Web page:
black_body_ratio.png

Now that we know the two temperatures, to get the response curve R, we simply divide one of the measured spectra by the black body radiation for the recovered temperature value:

 

R = I1 / B1(T1)

 

In real world, the issues will be measurement noise, deviation of the incandescent light from black body radiation, and non-linearity of the measurements. But hopefully this will produce useful data.

 

One can use a 12V incandescent bulb (like they use in car turning signals etc) powered via power supply with voltage regulation.

 

I'll give it a try.


Edited by syam, 27 January 2021 - 09:51 AM.

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#31 robin_astro

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Posted 27 January 2021 - 10:34 AM

Now that is an interesting idea. Incandescent lamps are routinely used for flat correction in spectrographs (By applying a flat from such a source you are effectively removing the instrument response from the system, replacing it with the flat lamp spectrum) and Christian Buil describes using this method to approximately determine the instrument response  using an incandescent lamp here. (short method)

http://www.astrosurf...nt_response_us/

The limitation is not knowing the precise temperature. Your method could provide a solution

 

Cheers

Robin



#32 syam

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Posted 27 January 2021 - 10:42 AM

I suspect the fundamental issue will be noise.  Dividing two noisy curves is not a great idea. I'll be doing some more calculations.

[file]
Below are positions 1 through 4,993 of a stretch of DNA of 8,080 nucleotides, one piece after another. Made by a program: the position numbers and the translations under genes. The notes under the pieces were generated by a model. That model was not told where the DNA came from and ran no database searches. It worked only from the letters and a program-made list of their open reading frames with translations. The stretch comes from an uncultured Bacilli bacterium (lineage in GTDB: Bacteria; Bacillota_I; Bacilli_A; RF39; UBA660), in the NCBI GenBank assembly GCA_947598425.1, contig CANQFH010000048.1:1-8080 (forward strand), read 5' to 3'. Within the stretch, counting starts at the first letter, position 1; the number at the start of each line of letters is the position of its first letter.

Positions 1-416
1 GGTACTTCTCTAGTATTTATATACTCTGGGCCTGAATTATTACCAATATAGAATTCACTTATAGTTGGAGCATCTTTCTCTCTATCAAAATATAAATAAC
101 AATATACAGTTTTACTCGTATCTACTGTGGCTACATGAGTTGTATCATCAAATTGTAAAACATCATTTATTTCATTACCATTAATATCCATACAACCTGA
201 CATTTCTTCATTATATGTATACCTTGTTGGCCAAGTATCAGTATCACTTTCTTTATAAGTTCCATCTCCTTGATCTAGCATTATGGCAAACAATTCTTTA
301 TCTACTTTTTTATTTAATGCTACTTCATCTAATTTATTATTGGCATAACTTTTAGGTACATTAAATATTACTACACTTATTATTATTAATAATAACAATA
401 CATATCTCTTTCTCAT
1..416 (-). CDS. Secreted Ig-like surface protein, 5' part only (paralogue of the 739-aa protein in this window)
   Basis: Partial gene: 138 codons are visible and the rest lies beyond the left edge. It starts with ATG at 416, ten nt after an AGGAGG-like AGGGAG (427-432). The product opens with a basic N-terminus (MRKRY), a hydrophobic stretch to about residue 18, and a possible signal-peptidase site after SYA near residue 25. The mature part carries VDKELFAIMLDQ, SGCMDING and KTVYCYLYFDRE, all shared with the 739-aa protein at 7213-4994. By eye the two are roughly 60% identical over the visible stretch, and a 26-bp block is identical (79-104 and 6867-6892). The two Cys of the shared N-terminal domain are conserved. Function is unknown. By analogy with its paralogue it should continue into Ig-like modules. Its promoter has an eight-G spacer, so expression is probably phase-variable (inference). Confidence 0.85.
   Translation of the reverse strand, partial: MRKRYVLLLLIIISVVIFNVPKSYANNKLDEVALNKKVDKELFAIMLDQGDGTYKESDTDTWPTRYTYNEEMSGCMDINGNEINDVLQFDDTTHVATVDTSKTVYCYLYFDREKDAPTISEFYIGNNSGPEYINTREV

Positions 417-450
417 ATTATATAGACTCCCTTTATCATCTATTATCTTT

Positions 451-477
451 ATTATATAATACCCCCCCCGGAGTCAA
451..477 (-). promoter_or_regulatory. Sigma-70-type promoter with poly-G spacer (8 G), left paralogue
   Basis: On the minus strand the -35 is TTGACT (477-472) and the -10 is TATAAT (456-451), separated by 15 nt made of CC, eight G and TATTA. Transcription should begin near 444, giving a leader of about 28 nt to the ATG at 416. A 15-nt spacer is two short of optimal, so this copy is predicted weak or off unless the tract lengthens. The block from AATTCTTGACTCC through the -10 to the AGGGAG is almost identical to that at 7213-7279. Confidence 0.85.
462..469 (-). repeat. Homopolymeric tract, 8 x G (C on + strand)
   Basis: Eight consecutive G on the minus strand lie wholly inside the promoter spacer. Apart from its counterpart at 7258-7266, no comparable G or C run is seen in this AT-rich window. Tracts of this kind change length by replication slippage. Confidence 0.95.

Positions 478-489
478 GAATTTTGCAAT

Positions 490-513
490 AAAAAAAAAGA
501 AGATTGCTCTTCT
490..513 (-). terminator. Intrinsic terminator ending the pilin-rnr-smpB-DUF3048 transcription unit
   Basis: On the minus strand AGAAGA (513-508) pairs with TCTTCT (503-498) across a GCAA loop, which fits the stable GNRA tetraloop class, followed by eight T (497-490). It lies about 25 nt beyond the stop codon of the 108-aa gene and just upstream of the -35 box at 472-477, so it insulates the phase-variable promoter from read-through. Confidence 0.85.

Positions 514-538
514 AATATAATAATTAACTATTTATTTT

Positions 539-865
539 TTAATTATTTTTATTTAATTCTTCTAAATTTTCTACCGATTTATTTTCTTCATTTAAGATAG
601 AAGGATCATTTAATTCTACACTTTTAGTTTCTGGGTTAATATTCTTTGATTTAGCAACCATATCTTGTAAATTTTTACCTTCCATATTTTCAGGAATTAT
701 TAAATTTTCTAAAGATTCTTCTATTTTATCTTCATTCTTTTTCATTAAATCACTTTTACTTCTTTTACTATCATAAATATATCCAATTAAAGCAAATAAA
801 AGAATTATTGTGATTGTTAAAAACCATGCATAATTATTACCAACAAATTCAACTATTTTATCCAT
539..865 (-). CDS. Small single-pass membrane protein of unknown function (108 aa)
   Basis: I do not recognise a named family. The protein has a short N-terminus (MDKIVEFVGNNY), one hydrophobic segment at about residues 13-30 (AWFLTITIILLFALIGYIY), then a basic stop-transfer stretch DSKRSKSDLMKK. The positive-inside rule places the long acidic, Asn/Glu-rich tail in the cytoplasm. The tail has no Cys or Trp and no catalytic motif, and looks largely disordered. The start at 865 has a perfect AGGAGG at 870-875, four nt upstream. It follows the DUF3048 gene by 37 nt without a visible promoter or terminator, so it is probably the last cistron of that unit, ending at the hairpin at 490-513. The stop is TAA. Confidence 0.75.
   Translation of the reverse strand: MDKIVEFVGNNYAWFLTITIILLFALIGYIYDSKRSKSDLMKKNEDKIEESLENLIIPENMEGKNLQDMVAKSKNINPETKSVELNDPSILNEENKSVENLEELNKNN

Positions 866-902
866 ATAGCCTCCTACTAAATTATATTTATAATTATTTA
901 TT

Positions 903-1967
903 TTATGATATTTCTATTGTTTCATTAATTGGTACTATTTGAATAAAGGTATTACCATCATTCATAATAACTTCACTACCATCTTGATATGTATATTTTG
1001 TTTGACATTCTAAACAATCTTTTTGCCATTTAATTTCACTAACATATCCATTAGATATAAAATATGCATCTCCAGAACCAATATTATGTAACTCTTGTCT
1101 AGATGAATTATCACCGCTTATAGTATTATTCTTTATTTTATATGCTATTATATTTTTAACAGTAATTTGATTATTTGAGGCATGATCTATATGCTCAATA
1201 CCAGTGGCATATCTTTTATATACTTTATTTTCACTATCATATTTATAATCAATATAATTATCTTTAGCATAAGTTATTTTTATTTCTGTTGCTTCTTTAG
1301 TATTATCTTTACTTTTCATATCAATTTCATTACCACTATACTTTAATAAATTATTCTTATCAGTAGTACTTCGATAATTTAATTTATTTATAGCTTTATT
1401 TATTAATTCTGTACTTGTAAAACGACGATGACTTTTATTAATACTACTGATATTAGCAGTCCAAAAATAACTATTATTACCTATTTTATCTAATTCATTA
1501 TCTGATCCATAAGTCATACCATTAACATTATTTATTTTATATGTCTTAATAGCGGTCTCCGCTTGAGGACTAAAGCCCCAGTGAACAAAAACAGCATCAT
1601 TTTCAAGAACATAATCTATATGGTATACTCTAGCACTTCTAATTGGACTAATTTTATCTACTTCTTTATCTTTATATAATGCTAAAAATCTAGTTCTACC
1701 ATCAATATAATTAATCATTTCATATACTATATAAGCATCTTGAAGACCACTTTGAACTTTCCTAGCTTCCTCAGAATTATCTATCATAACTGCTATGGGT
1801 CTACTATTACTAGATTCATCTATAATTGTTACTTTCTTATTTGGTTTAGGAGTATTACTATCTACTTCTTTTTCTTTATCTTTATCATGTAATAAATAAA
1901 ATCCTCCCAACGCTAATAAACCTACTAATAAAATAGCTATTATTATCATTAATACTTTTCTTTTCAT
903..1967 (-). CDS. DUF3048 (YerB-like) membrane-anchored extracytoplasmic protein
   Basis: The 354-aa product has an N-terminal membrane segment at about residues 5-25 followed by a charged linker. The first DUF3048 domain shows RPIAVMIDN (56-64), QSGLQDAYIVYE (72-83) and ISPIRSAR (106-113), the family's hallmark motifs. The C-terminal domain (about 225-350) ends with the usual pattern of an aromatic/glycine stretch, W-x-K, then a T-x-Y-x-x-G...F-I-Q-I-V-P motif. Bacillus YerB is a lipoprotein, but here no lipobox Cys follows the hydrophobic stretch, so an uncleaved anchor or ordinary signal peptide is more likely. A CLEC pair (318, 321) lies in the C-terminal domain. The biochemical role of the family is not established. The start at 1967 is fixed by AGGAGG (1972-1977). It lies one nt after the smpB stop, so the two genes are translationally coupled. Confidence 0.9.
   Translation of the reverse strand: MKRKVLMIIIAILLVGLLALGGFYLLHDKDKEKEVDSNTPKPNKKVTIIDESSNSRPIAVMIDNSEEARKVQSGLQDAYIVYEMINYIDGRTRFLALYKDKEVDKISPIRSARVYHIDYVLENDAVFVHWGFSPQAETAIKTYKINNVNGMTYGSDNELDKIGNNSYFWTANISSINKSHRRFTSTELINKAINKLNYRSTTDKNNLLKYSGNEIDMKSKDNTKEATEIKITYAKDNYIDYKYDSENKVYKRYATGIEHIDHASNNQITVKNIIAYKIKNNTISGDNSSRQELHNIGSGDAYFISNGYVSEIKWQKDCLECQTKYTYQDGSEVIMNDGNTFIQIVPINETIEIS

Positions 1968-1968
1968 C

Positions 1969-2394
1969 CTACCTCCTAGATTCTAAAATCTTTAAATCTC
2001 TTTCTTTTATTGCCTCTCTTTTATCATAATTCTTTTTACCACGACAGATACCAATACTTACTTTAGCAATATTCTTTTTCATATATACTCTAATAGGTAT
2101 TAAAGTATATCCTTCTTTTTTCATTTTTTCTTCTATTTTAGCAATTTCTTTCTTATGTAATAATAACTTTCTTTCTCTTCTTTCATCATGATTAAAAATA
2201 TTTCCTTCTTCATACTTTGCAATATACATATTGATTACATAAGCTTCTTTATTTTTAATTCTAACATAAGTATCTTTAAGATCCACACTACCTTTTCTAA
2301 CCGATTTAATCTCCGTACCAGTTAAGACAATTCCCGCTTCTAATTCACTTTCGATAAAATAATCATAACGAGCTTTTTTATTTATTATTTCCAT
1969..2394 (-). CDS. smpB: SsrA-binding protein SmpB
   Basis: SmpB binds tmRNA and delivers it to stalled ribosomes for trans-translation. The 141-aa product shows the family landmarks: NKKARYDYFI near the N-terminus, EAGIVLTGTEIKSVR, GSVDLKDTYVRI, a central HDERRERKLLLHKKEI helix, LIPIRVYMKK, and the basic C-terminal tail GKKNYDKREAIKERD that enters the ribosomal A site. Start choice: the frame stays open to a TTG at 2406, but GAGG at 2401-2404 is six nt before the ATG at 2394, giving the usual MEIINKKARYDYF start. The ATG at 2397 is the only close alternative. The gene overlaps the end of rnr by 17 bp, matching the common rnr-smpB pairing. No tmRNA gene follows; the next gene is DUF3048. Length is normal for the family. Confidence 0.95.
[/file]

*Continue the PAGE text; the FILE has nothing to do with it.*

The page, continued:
#33 robin_astro

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Posted 27 January 2021 - 10:51 AM

Except at the UV end where there is little light there should be plenty of signal and the photon noise can always be beaten down with longer and or multiple exposures.  Another problem though may be the practical one of generating a suitable diffuse source of light without disturbing the black body spectrum. Buil waves the lamp in front of the spectrograph/telescope but that would not work here where reproducibility of the intensity is important. (My spectrographs use  built in diffusers for the calibration lamp but they are known no to be truly "white"

 

Cheers

Robin



#34 robin_astro

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Posted 27 January 2021 - 11:12 AM

Except at the UV end where there is little light there should be plenty of signal and the photon noise can always be beaten down with longer and or multiple exposures.  

For example here is the incandescent lamp master flat (sum of 30 exposures) from my ALPY spectrograph covering the visible range.  (The Y scale is counts for a 250 pixel high binning zone and the camera gain is ~0.3e-/count) The SNR is  >1000 over much of the range.

 

alpy_flat_counts_250binheight.png

 

You do have to watch for offsets due to scattered light in the spectrograph though and subtract the camera bias signal

 

Cheers

Robin



#35 syam

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Posted 27 January 2021 - 11:13 AM

May be just placing the filament perpendicular to the slit will do? I have one of such 12V bulbs, with a ~10mm long straight filament. Brightness variations from different filament points will cancel out during this procedure. The only thing which is important is the same temperature across the filament. It's probably not bad if you limit yourself to the central part?

 

I actually have my own evidence for the last point - I did focus stacking macro photography of live filaments in these 12v bulbs:

 

Inside the bulb:

 

50003048407_ab5f03330f_w.jpgGlowing bulb filament by SyamAstro (750,000 views - thank you!), on Flickr

 

With the bulb removed:

 

50010629432_cae5f30141_w.jpgLive open bulb filament by SyamAstro (750,000 views - thank you!), on Flickr

 

 

So the temperature does change quite a bit along the filaments. But these are very cold temperatures (barely glowing) - perhaps at higher voltages temperature is more even?